But, the only way I'm able to do any of it is to see the whole neck as each chord. That's the trick. I don't see chords as little boxes, I see them as neck-long entities, so every time the chord changes, so does my (mental) fretboard. I just pick a path through that ever-shifting fretscape.

It's easier that it sounds once you know what to look for!

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eddiez152    129

Kirk,

Thats terrific, gonna figure all this out someday. Perhaps by watching and doing it over and over until I can see it.

Wonderful display of how its done.

eddiez

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Doug    12

Thanks Kirk for the explanation.

I thought it would be a combination of the two. In some cases, like a ii V I turn-around, I see the intervals, but mostly I see the chords by name. And I'm starting to see the various options on the fretboard for playing the chords. For example an Am gives me all kinds of options of where to play it - other chords not so fluent yet. I hope I'm nearing a break through where the two collide and merge.

Even though I've been playing for many many years, I feel like an infant learning how to talk. I've learned a lot of "vocabulary" from your lessons. For example, I posted a piece called vespers the other day which drew a lot from your bossa nova piece (although they're very different). So thank you again for this site - it has really enriched my life.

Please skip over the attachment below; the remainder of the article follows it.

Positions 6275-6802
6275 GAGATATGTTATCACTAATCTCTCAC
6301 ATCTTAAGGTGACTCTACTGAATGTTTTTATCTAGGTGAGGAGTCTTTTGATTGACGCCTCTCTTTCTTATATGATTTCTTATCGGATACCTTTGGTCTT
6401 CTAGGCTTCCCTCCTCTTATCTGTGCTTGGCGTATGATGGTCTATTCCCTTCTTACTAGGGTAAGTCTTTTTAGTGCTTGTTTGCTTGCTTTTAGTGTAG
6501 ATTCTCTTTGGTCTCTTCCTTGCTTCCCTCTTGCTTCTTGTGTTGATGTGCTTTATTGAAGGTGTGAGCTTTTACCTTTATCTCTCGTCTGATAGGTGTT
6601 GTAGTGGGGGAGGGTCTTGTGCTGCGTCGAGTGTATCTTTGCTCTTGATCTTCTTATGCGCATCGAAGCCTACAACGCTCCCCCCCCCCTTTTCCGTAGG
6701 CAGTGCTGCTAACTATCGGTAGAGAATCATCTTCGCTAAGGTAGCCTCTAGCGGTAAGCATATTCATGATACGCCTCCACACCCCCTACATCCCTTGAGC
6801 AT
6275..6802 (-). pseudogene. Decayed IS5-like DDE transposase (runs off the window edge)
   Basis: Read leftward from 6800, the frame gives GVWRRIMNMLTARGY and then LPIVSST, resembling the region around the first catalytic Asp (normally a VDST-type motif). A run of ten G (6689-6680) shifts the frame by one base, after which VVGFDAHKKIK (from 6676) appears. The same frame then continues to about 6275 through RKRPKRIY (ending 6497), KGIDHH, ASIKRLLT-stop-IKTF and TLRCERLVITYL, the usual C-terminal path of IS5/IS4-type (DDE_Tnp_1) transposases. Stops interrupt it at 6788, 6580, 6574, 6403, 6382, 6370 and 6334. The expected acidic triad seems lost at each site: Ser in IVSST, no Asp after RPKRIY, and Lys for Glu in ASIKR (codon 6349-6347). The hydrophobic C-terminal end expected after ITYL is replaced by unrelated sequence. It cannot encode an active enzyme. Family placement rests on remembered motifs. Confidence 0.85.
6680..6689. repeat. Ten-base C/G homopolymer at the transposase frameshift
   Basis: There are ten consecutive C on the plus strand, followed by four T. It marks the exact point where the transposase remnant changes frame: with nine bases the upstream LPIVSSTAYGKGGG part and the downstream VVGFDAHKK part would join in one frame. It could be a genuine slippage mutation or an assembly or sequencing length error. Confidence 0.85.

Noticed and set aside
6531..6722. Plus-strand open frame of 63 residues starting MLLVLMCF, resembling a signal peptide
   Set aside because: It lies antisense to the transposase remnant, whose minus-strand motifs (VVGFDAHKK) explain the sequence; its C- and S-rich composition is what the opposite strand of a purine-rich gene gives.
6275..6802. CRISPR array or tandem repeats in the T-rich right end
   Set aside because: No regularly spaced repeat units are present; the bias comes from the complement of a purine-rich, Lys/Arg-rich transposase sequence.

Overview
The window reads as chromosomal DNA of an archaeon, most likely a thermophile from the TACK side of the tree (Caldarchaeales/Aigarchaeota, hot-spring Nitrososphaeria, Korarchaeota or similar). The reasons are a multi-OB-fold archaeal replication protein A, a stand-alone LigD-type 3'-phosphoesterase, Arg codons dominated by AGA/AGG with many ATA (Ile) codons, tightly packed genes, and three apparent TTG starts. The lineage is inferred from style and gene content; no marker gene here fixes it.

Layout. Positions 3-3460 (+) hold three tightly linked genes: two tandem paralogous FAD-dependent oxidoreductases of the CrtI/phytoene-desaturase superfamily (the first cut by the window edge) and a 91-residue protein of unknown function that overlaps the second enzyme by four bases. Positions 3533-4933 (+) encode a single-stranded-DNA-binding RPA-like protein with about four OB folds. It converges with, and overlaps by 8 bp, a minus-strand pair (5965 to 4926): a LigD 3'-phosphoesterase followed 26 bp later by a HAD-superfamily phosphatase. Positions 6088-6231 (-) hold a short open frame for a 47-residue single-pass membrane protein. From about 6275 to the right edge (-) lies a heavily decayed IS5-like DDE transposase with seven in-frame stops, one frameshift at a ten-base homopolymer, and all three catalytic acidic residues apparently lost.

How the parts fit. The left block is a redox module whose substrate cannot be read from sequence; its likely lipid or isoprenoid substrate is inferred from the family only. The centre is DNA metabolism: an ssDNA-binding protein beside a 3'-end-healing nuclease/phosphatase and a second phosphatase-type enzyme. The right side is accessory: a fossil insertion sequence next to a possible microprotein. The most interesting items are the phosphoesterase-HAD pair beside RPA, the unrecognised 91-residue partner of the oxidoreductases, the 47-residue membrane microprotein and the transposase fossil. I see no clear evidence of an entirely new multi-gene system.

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Andy S    9
But, the only way I'm able to do any of it is to see the whole neck as each chord. That's the trick. I don't see chords as little boxes, I see them as neck-long entities, so every time the chord changes, so does my (mental) fretboard. I just pick a path through that ever-shifting fretscape.

Whoa!!! an A-Ha! moment!! For the life of me, even though I've read and re-read Plane Talk, and I've watched the DVD, my brain just never caught the idea of NOT looking at chords as little boxes. I've always looked at them as such. Even with Plane Talk, I thought of them as little boxes, but sort of connected down the neck. Not as a neck-long thing. Putting it that way hit home!

Ok, back to the book & DVD and my guitar!!! Start looking at it in a new light!!

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scotty_b    16
Where are ya, Scotty_B, I would have thought this was right up your alley!

I was in a car crash, struggled to walk for some time after that, let alone pick up a guitar.Still experiencing some back pain, but can manage to hold the guitar again.

However, I have not forgotten about it. I even sang a few solos over the progression when I couldn't play.

Will be onto it as soon as I can!

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coldethyl    0
I was in a car crash, struggled to walk for some time after that, let alone pick up a guitar.Still experiencing some back pain, but can manage to hold the guitar again.

Sorry to read about your car accident Scotty. Best wishes for a speedy recovery.

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oki270    0